U.K. jobless claims fell more than economists forecast in May and a wider measure of unemployment also declined, providing further evidence that an economic recovery is under way.
Jobless claims fell 8,600 from April to 1.51 million, leaving the rate at a 2 1/2-year low of 4.5 percent, the Office for National Statistics said today in London. Unemployment as measured by International Labour Organisation methods fell 5,000 in the three months through April to 2.51 million, a rate of 7.8 percent. Employment rose 24,000 to a record 29.8 million.
Recent data show the economy is gathering momentum after a return to growth in the first three months of the year, and Bank of England Markets Director Paul Fisher said today that the second quarter “looks very good.” Still, wages are under pressure and growth may not be strong enough to deliver further significant improvements to the labor market, economists said.
“After being in a pretty long funk for the past couple of years there is something of an acceleration going on” in the economy, said Neville Hill, an economist at Credit Suisse Group AG in London and a former U.K. Treasury official. “But it isn’t very strong, and certainly nothing like escape velocity.”
The pound advanced for a second day against the euro and was trading at 84.83 pence as of 11:30 a.m. in London after touching 84.70 pence, the strongest level since May 21. It rose 0.1 percent to $1.5662. Government bonds were little changed after falling for four consecutive days on speculation the Bank of England will refrain from further asset purchases. The 10-year yield was at 2.17 percent.
Pay growth accelerated to 1.3 percent in the three months through April from 0.6 percent. Some of the increase may be explained by delayed bonus payments as highly paid workers sought to take advantage of a cut in the top income-tax rate to 45 percent from 50 percent that took effect in April.
Basic pay growth was 0.9 percent versus 0.8 percent in the previous period, underlining the pressure on living standards at a time when inflation is running at 2.4 percent.
The outlook for jobs remains “firmly positive,” with construction set to emerge from the recession that has gripped the sector for the past five years, a Manpower survey this week showed.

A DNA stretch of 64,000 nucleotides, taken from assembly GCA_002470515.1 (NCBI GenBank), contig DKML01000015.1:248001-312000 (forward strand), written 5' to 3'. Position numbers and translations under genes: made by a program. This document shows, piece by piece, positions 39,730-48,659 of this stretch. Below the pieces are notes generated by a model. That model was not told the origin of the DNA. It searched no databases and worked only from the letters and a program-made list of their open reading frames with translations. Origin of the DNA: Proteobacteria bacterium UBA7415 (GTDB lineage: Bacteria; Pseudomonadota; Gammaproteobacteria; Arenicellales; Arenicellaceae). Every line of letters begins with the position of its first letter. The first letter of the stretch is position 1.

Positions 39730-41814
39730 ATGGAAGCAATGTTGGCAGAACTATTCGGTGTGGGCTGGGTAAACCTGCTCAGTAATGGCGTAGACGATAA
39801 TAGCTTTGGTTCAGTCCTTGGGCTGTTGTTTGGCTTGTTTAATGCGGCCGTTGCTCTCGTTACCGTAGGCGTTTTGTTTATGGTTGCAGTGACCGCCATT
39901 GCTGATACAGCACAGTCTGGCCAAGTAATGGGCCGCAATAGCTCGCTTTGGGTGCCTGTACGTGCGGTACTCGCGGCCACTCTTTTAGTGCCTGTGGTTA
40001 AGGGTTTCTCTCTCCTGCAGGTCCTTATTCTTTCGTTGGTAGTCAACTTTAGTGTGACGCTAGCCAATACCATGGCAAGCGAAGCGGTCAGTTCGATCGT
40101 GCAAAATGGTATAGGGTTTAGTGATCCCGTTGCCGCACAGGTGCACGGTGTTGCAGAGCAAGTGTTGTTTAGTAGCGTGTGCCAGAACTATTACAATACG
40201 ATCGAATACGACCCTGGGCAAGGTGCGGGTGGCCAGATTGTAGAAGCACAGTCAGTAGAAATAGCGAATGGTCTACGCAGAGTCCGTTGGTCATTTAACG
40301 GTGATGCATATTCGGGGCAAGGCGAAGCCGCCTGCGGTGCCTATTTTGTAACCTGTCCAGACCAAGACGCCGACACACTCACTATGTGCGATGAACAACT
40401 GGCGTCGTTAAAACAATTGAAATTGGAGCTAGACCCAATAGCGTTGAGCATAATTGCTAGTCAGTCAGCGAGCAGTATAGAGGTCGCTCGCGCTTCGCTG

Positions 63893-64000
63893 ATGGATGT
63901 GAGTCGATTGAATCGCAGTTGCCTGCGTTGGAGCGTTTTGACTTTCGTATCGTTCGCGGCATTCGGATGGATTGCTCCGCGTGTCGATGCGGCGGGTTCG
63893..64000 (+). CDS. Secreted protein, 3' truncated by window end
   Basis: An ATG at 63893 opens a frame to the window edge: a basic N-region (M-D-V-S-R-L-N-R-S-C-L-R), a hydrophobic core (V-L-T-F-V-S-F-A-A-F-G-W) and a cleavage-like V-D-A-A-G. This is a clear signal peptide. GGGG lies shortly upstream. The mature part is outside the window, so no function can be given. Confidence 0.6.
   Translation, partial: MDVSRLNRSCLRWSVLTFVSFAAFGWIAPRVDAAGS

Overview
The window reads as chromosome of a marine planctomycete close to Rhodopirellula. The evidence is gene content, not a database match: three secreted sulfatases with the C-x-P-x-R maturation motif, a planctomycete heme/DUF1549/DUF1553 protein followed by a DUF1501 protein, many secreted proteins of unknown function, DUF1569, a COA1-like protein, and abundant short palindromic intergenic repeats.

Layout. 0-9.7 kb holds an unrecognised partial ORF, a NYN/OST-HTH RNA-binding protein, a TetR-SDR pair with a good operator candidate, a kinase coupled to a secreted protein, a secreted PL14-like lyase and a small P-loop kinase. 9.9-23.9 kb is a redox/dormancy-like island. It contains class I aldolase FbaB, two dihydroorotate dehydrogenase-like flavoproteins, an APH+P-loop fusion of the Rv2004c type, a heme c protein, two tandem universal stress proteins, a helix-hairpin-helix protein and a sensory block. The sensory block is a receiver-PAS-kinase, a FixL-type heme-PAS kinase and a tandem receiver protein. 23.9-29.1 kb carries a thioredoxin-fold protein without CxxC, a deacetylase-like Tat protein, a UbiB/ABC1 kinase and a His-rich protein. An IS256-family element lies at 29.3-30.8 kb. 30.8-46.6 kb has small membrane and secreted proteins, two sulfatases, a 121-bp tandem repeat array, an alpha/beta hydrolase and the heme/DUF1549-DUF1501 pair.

The euro region is also showing signs of a pickup from its record-long recession. Data today showed euro-area industrial production unexpectedly increased in April. Factory production rose 0.4 percent from March, compared with a forecast for no change, according to the median of 36 economists’ predictions
In Asia, however, statistics today showed machine orders in Japan fell 8.8 percent in April from March, and South Korea’s unemployment rate climbed to 3.2 percent in May. A measure of consumer sentiment in Australia climbed in June.
The slump in the euro area, Britain’s biggest export market, and government austerity at home continue to weigh on the U.K. economy. In addition, companies that curbed costs during the recession by cutting wages rather than firing workers may want to see productivity improve before adding staff.
Fisher of the Bank of England, speaking at an event in London today, said that he’s “not happy with unemployment where it is and not happy about growth being as slow as it is.”
“Growth is going to be slow for a long time,” he said. “The second quarter as it happens looks very good but these things will slip from one quarter to another.”
The U.K.’s claimant count has fallen for seven straight months to its lowest level since May 2011. In April, it fell 11,800 instead of the 7,300 drop initially reported. Job vacancies in the economy rose 19,000 in the quarter through May to 516,000, the highest level since 2008, the ONS said.
Prime Minister David Cameron’s deficit-reduction program saw public-sector employment fall 22,000 in the first quarter to 5.7 million, the lowest since December 2001. Cuts in local government and publicly controlled companies accounted for all of the decrease. Central government employment rose 13,000. Private-sector employment increased 46,000 to 24.1 million.
There were increases in both full-time and part-time work in the three months through April, with the number of workers over the age of 65 rising above 1 million for the first time.
Unemployment among 16-24-year-olds declined 43,000 to 950,000, though the number of people out of work for at least a year climbed by 11,000 to 898,000, or 35.8 percent of the U.K. jobless total.
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